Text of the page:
Mental Health Visits, Antipsychotics Increase Schizophrenics’ Life ExpectancyBy: Sean Patterson - November 1, 2012
Psychiatrists have worried that medications for schizophrenia could improve mental health at the cost of physical health and life expectancy, but new research shows those worries are unfounded.
A new study published today in the journal Schizophrenia Bulletin shows that schizophrenics who stick rigidly to a drug regimen and who see mental health professionals on a regular basis live longer than those who don’t.
“We know that antipsychotic medications reduce symptoms, and our study shows that staying on reasonable, recommended doses is associated with longer life,” said Dr. Bernadette Cullen, lead author of the study and assistant professor of psychiatry and behavioral sciences at the Johns Hopkins University School of Medicine. “The same is true for going to see a psychiatrist or therapist.”
The study looked at 2,132 adult Maryland Medicaid recipients with schizophrenia from 1994 to 2004. Researchers noted how much medication the patients took, how regularly they took it, and how often they visited mental health professionals. They found that patients who had a 90% or better compliance rate with their medication schedules had a 25% lower risk of death than those who were less than 10% compliant. Also, each additional visit per year to a mental health professional was linked to a 5% overall reduction to the risk death.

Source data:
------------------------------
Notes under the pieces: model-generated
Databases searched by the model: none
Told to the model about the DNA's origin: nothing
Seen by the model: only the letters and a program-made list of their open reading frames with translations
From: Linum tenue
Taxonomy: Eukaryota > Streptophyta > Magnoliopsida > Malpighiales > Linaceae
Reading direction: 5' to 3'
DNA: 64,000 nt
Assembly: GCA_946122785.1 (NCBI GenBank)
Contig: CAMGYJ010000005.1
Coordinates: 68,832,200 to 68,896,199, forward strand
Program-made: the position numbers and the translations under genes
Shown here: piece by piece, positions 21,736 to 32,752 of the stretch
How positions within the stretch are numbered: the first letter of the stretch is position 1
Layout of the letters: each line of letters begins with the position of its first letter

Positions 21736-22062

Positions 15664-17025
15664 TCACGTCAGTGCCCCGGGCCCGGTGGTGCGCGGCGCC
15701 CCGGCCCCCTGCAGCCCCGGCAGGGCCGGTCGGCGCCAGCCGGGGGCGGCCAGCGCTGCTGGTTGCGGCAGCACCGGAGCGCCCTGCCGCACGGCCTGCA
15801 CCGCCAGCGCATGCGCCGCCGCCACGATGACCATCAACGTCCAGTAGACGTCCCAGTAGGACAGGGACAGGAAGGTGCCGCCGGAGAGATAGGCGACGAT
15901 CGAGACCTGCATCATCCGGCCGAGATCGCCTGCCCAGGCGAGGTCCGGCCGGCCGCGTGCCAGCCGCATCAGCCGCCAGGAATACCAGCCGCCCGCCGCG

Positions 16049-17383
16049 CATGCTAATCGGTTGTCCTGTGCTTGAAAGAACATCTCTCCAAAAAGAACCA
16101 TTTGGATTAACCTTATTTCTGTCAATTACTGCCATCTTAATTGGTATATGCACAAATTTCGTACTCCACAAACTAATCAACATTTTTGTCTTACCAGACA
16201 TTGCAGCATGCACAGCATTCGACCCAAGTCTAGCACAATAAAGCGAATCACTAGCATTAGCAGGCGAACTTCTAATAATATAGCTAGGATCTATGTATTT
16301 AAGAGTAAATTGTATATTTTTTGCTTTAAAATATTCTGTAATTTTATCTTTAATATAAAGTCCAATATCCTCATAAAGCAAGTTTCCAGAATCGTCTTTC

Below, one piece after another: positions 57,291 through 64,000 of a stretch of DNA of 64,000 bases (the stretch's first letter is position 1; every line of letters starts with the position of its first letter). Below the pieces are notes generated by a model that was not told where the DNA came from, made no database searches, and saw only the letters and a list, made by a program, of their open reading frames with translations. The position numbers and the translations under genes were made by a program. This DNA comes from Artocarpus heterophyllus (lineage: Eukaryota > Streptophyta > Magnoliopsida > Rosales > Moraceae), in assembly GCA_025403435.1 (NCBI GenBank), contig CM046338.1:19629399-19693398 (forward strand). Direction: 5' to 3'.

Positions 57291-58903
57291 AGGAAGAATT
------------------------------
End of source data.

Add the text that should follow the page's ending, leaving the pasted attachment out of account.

A moderate amount of antipsychotic medication seems to be key, though. The researchers found that patients who took “high” doses of first-generation (typical) antipsychotic medication were 88% more likely to die. Cullen pointed out that this result could be because first-generation antipsychotics have been associated with heart disease, and that 53% of those patients who died while taking larger doses died of cardiovascular disease.
“These drugs work very well, but there is clearly a point of diminishing returns,” said Cullen. “You rarely need to be on extremely high doses. If people are taking their medications, they usually have fewer symptoms and are able to be more organized in other areas of their lives. We believe they are then more likely to make appointments with their primary care doctors, to stay on top of other illnesses they may have and to regularly take diabetes, blood pressure or cholesterol medication that they may require to stay healthy. We also believe that they are more likely to be socially engaged and have a healthier lifestyle.”